“If you don’t have family or money saved, there is nothing that will back you up.

“People are also not allowed to express opinions – you have to keep quiet if you disagree.”

Mr Skrynnik was a professional athlete who competedat the national level in modern pentathlon before suffering a career-ending injury.

The couple met in 2002, saw Mr Skrynnik survive a car crash in 2004 and married in 2007.

Ms Pyatetskaya, a qualified English, French and English as a Second Language teacher,researched a Skilled Independent visa 189, which allows someone to live and work in as a permanent resident.

She realised further study was one way she could boost her required points score.

She arrived in in February, 2010, on a Higher Education Sector visa 573 and enrolled in a Masters of Applied Linguistics, during which she was told it wouldn’t be hard to find a job.Just two weeks later, the points system changed. Ms Pyatetskaya applied for a Postgraduate Research Sector Visa 574 and enrolled in a second degree to gain points, a Masters of Communication Disorders, which was later discontinued and for which she is pursuing Macquarie University for a refund.

Mr Skrynnik, who had visited twice on a tourist visa, joined her in .

They welcomed Sebastian in May, 2011, but full-time work was hard to find.

“We know we’ve got the skills and knowledge to contribute,” she said.

“We’re happy to go where the work is and both of us want to contribute to the community, to be employed and part of society. We were never thinking of not working, but we don’t know how to get through the system to get employed.”

She said she gained limited work in child care and tutoring and was told once she received a teaching accreditation number she’d be considered for employment.

“I was ready to work in any capacity but could hardly find any work with my degree.

“I was hoping I’d get casual employment somewhere [in the Department of Education] to get a foot in the door but was told I was not needed in NSW, which was very very disheartening.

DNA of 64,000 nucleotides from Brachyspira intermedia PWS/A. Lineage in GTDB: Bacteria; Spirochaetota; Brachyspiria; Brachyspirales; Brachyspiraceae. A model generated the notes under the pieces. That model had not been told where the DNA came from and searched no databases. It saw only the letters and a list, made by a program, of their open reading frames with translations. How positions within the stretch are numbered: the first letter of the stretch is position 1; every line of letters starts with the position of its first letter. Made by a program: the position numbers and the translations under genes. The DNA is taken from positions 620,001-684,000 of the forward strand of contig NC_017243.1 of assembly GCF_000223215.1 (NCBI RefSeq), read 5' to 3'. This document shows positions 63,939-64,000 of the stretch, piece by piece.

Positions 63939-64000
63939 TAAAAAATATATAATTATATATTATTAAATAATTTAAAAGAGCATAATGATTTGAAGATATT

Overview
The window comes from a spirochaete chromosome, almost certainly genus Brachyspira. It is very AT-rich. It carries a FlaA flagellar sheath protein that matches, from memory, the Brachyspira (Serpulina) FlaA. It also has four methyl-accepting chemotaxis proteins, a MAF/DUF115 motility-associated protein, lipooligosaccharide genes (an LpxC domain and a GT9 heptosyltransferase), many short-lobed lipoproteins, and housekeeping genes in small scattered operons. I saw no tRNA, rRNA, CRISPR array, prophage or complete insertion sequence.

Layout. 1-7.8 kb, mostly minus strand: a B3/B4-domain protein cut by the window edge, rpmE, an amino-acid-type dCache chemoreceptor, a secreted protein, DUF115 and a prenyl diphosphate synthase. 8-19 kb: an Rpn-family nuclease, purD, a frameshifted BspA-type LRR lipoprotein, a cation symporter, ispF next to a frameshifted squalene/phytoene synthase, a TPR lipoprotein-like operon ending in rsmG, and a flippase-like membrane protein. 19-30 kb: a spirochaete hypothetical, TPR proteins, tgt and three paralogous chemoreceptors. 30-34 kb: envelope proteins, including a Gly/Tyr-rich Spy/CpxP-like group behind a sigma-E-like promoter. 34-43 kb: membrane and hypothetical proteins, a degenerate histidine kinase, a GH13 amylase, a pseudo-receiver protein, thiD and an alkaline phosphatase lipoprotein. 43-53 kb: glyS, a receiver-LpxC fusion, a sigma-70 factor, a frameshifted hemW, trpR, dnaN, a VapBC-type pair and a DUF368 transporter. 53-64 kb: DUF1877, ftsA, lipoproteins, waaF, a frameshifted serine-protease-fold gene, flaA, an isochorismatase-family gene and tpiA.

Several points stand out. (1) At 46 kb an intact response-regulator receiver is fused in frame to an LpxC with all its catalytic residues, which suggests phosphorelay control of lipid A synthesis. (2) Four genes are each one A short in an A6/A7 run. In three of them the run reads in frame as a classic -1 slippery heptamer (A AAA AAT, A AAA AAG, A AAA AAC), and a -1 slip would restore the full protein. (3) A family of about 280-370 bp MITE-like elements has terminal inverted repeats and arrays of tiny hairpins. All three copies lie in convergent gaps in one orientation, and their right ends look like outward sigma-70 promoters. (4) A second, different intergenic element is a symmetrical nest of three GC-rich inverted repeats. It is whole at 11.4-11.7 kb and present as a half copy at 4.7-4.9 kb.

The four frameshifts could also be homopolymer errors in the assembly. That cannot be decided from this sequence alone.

“The Department of Education, the university and TAFE do not sponsor.”

Meanwhile Mr Skrynnik – who had run businesses in both St Petersburg and Moscow – worked on his English, attended free skill-development courses and searched for jobs in his expertise of sports coaching, massage and aqua aerobics.

But even his applications to stock supermarket shelves went unanswered and he relied on occasional work as a manual labourer in gardening and landscaping.

When Ms Pyatetskaya did find a company to sponsor her Temporary Work (Skilled) 457 visa, it collapsed before it could help her apply for permanent residency.

“We’ve hit rock bottom,” she said. “I did not think permanent residency would be on a silver platter, there are steps and protocol.

“But we’ve followed those – we’ve never had gaps or been here illegally. We were ready mentally and financially but never thought we’d be in a situation where we’re holding on trying to stay, trying not to fall apart.”

She spent the past year studying and sat the International English Language Testing System (IELTS)’s academic test five times.She passed in October and applied for her Skills Assessment Certificate.She lodged an expression of interest in February to apply for the Skilled Independent visa.